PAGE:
Ecclesiastical Politics in Scotland: 1586 - 1610
MacDonald, Alan R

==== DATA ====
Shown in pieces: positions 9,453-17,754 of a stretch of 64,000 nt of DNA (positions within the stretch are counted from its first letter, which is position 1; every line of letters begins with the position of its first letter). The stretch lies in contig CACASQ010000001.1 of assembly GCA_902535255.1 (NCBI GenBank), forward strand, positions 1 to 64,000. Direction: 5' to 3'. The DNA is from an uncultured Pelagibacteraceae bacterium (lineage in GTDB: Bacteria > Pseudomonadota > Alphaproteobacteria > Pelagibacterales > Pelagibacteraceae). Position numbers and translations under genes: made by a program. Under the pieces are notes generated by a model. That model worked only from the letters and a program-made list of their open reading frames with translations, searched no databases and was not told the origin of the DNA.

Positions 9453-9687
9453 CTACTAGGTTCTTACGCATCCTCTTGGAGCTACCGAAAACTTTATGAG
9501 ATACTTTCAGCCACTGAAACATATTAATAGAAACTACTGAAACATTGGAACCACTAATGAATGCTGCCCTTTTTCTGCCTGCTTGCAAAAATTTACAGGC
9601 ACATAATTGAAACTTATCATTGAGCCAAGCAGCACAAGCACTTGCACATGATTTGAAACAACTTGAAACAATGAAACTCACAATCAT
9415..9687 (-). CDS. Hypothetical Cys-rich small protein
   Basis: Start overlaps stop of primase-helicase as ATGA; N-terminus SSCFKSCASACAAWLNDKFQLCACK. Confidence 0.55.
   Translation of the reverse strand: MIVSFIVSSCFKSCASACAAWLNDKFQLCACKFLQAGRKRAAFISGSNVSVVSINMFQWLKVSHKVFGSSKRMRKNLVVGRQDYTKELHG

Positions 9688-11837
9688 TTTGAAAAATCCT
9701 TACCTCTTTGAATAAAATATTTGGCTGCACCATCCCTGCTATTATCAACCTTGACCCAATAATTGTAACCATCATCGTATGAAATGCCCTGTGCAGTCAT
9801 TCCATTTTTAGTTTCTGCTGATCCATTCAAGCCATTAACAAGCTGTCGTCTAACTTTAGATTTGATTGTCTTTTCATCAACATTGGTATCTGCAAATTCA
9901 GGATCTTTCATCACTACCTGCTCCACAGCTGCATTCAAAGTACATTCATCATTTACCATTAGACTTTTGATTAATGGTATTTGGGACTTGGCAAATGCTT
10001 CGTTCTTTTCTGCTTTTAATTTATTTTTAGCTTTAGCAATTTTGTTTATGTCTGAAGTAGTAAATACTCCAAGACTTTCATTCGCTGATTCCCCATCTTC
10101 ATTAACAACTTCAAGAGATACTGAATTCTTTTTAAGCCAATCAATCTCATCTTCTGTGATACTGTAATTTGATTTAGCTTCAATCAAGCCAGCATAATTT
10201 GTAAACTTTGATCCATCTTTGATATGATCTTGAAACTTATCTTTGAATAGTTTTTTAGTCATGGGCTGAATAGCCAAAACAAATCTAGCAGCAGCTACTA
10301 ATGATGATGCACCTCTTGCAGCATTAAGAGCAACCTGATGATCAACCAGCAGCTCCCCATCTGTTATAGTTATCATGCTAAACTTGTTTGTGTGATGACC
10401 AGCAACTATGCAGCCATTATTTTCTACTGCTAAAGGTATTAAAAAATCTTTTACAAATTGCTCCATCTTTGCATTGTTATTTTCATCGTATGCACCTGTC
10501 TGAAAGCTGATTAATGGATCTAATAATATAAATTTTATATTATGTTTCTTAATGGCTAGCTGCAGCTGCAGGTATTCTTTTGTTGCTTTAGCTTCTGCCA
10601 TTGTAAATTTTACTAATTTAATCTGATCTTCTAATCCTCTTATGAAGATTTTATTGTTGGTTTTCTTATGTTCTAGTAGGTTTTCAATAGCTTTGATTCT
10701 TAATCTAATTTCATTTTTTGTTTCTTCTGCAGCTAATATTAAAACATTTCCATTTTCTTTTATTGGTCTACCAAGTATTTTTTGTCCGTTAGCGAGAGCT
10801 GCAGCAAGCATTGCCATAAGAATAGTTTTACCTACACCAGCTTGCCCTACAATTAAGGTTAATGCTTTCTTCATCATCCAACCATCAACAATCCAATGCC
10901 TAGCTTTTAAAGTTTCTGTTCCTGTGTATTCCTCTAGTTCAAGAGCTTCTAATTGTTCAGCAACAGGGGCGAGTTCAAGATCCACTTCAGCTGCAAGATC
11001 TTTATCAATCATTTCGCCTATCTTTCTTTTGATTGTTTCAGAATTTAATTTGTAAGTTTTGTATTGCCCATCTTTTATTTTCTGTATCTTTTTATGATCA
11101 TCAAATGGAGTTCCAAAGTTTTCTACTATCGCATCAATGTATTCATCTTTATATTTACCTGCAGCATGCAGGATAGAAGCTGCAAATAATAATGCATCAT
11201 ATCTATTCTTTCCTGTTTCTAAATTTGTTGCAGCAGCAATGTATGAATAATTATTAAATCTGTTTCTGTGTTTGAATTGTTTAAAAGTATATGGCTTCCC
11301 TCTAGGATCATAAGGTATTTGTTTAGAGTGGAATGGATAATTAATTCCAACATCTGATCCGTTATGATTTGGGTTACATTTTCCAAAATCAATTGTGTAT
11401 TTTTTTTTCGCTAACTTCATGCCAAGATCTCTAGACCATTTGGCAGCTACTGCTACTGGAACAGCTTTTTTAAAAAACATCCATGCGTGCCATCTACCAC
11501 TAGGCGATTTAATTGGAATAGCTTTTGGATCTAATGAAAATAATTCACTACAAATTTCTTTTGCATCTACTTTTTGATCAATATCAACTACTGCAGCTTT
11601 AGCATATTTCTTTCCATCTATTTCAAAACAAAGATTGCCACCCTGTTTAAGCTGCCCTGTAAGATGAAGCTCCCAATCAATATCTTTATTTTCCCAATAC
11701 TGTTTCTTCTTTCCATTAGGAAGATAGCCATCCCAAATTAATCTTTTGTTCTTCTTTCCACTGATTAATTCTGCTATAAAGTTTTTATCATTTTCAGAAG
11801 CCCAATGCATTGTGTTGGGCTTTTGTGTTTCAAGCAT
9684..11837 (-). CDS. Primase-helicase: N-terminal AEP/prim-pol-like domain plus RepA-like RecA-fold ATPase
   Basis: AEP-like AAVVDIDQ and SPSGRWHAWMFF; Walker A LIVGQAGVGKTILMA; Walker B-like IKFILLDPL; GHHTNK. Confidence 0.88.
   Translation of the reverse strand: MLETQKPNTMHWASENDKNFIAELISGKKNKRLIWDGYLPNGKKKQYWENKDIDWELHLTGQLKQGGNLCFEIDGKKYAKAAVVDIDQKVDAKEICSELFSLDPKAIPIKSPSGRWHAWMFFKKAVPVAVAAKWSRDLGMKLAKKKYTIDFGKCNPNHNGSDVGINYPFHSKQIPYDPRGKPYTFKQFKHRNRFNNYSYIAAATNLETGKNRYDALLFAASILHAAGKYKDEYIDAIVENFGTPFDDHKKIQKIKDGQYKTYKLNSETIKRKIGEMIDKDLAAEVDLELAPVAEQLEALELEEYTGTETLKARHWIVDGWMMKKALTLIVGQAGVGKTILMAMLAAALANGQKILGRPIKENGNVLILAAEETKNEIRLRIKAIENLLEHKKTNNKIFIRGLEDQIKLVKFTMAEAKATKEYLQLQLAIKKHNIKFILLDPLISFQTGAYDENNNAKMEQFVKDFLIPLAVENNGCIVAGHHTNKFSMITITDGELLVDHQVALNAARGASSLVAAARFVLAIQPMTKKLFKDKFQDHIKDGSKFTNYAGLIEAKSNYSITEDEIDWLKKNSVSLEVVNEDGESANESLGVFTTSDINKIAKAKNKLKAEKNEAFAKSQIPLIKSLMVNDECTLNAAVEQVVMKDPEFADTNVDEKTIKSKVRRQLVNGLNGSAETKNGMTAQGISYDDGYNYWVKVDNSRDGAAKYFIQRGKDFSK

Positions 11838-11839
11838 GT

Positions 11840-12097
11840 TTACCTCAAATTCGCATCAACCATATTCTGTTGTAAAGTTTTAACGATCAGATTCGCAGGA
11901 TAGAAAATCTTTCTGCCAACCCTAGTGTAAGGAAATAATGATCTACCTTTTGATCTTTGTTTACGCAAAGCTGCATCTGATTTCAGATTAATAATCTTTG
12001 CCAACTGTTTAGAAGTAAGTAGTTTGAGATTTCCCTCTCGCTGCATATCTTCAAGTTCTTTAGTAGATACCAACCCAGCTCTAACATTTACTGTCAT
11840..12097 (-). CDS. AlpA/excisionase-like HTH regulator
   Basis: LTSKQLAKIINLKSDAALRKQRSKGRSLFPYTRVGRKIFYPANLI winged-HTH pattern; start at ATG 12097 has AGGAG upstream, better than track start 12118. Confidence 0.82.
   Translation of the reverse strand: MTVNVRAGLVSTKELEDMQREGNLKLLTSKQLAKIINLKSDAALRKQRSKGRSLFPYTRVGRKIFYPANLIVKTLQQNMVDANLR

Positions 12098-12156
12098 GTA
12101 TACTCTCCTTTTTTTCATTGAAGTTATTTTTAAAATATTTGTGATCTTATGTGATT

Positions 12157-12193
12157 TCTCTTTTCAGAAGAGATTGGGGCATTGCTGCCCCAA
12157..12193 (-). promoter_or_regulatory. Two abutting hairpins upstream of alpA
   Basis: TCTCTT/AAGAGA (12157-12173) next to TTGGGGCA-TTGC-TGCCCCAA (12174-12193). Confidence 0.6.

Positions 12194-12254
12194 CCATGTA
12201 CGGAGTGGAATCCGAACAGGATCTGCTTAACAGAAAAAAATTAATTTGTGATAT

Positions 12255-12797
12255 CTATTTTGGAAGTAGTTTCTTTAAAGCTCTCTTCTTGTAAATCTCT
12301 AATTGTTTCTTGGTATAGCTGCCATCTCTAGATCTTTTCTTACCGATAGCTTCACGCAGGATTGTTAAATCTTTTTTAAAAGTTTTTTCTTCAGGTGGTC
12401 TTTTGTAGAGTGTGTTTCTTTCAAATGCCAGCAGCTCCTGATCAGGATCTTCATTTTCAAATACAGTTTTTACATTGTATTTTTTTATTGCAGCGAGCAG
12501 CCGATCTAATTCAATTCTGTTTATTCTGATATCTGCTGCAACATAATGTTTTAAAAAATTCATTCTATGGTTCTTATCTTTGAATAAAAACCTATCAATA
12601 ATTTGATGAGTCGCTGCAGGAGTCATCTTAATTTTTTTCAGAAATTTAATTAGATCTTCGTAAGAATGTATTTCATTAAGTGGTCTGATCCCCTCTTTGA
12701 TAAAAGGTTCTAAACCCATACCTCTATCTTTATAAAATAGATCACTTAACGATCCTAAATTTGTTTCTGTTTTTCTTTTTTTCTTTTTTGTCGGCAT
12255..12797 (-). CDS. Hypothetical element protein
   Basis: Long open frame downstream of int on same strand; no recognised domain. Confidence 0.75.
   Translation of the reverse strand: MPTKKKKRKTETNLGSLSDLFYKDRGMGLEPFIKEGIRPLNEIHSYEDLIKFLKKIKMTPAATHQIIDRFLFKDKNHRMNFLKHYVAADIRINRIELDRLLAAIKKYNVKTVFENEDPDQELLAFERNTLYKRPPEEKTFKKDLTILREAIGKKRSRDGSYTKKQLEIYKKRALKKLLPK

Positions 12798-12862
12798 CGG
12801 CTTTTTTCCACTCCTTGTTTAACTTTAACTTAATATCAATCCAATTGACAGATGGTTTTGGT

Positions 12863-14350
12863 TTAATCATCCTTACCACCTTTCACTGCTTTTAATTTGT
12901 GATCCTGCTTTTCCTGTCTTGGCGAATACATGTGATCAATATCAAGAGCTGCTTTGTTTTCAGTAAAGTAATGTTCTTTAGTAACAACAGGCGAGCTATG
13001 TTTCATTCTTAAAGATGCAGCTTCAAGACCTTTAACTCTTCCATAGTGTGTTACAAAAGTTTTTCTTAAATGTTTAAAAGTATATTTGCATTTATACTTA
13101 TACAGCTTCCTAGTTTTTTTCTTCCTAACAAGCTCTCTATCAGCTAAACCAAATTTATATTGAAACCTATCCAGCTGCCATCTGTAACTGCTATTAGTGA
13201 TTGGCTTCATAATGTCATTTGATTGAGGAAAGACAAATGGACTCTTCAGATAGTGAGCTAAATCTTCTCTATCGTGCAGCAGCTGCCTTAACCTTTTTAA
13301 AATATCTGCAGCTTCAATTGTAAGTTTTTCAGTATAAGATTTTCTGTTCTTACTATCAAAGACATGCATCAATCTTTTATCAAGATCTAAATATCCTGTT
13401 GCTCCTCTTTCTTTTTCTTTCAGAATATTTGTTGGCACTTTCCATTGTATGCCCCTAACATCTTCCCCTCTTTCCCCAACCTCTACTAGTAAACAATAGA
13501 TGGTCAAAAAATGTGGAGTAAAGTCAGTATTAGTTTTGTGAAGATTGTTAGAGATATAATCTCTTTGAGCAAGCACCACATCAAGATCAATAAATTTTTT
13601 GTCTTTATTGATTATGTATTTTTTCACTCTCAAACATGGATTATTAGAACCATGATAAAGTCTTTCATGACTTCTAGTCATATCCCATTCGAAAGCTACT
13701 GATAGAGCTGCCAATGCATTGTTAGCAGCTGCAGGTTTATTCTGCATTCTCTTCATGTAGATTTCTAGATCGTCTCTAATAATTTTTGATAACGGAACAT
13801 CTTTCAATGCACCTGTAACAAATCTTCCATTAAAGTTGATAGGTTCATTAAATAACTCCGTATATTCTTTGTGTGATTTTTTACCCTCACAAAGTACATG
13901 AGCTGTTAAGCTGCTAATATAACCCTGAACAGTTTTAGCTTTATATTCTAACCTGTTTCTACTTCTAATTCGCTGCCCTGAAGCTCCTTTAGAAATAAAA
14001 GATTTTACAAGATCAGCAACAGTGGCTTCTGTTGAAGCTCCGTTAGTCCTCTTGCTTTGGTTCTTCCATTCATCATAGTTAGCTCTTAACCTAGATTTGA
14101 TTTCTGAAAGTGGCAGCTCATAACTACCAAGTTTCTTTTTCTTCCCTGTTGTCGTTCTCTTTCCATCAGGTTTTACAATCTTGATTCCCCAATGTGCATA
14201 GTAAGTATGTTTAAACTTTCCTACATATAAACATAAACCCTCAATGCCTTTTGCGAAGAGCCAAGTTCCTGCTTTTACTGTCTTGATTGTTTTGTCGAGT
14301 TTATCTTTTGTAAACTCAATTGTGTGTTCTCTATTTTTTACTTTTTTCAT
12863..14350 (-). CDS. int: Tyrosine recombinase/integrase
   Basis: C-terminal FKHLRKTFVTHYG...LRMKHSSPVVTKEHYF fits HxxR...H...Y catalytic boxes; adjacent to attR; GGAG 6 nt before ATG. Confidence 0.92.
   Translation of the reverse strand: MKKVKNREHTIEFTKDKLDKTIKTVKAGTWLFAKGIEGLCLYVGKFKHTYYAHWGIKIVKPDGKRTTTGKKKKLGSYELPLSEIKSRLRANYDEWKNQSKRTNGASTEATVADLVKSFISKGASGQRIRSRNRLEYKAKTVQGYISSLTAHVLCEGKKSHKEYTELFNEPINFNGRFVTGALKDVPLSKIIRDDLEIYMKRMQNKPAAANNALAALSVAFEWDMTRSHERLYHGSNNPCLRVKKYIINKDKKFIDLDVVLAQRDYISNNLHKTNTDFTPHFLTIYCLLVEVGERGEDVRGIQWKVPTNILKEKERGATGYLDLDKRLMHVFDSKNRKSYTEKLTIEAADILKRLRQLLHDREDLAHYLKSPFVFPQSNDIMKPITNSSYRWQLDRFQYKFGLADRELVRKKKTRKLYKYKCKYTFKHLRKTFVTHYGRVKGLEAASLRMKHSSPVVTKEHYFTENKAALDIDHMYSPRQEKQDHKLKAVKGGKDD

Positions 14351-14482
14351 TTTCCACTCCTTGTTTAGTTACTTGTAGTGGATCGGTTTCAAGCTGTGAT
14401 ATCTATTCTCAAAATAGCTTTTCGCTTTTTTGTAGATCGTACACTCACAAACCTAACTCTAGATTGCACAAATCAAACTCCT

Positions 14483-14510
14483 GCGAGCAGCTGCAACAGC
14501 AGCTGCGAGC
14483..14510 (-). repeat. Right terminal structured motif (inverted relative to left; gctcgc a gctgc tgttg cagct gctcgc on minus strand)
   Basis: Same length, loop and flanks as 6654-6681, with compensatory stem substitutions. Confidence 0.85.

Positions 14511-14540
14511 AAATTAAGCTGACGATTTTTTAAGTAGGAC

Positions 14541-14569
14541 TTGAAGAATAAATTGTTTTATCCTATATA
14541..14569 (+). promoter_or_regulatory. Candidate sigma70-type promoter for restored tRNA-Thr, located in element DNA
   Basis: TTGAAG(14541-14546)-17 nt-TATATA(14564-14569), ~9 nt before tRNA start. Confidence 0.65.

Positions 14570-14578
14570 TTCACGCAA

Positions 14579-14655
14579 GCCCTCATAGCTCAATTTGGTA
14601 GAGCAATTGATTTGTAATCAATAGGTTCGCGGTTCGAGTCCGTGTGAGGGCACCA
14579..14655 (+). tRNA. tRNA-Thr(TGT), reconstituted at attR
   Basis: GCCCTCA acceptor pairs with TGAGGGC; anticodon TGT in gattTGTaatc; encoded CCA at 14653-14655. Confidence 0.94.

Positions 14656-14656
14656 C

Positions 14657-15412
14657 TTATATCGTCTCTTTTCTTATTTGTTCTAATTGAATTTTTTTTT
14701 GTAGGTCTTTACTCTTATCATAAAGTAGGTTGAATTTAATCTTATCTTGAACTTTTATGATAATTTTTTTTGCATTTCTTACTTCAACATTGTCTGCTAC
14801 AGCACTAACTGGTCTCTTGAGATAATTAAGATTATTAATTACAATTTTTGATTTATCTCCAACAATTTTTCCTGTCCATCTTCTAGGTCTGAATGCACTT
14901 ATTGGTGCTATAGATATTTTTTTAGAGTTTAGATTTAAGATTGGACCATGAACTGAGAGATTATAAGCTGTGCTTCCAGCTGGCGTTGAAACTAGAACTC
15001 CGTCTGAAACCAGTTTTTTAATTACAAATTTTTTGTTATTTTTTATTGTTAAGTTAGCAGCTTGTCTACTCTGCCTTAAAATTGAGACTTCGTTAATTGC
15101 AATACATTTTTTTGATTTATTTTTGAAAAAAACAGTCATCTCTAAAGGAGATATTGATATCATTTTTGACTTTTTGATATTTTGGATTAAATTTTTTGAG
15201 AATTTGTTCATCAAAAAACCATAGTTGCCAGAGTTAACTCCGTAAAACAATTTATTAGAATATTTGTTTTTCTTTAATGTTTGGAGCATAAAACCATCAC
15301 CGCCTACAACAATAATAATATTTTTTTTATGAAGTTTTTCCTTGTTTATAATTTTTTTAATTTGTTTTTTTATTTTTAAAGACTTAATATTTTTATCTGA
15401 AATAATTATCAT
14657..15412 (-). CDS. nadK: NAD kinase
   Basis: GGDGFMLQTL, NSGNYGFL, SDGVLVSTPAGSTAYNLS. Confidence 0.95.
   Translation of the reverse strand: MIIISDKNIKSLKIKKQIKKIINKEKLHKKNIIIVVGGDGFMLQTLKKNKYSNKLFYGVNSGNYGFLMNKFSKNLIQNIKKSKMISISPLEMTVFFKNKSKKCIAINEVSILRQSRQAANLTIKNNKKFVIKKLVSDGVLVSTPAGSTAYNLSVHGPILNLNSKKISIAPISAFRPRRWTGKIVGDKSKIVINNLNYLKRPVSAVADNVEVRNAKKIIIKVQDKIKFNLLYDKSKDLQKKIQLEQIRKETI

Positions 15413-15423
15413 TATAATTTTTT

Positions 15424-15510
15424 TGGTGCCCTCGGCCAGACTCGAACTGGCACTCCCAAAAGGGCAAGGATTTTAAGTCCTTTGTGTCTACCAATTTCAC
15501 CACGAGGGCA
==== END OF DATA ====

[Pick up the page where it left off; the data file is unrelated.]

This thesis examines the interaction between the Kirk’s institutions and the state between the fall of the earl of Arran’s government in 1585 and the full restoration of diocesan episcopacy in 1610. Due to the lack of focussed secondary material, reliance has been placed upon primary sources, especially information from the courts of the Kirk above the parochial level - the presbyteries, synods and the general assembly - on personal correspondence and on governmental and diplomatic sources. The role of the general assembly has been investigated by analyses of its composition and its interaction with the crown. The part played by the presbytery of Edinburgh and its successor as the principal standing committee of the Kirk, the commission of the general assembly, provides a more focussed investigation of the personnel involved in ecclesiastical politics at the highest level. Chapters are also devoted to the synods and the presbyteries, concentrating on how these regional and local courts responded to matters of national significance. Finally, a chapter on the question of ecclesiastical representation in parliament complements the analysis of the institutional framework of the Kirk by demonstrating how opinions on a particular issue were formed and changed by political circumstances. This analysis demonstrates that many of the historiographical constructs which have been placed upon the issue of ecclesiastical politics in the reign of James VI require fundamental reassessment. The idea of factions within the Kirk - ‘Melvillians’ , or ‘Presbyterians’ and ‘episcopalians’ - is misleading and has done much to cloud the true picture. The alternative view presented here suggests that there were, throughout the period, shifting patterns of opposition and obedience to the policy of the crown rather than fixed clerical parties. Opinions remained fluid and were affected by events. Historians have approached the sources with preconceptions concerning the existence of such factions and have thus tried to find what was often not there. It is also demonstrated that there was a crucial difference in royal policy on either side of the regnal union which, along with 1596, should be seen as a turning point. Prior to 1603, James VI had a firm gnp on his ecclesiastical policy as a result of direct personal involvement after 1596. Consequently, he was able to carry out a successful policy based on consensus. After his accession to the English throne, however, the indirect nature of hs contact with ecclesiastical politics caused him to lose that grip. The centralising tendency in government, which had become evident prior to 1603, accelerated and was a major factor in increased clerical opposition to royal policy during the first decade of the seventeenth century. It is, therefore, also asserted here that, contrary to the view of most historians, it was this factor and not the liturgical innovations of the second decade of the seventeenth century which brought about the loss of clerical confidence in the religious policy of James VI.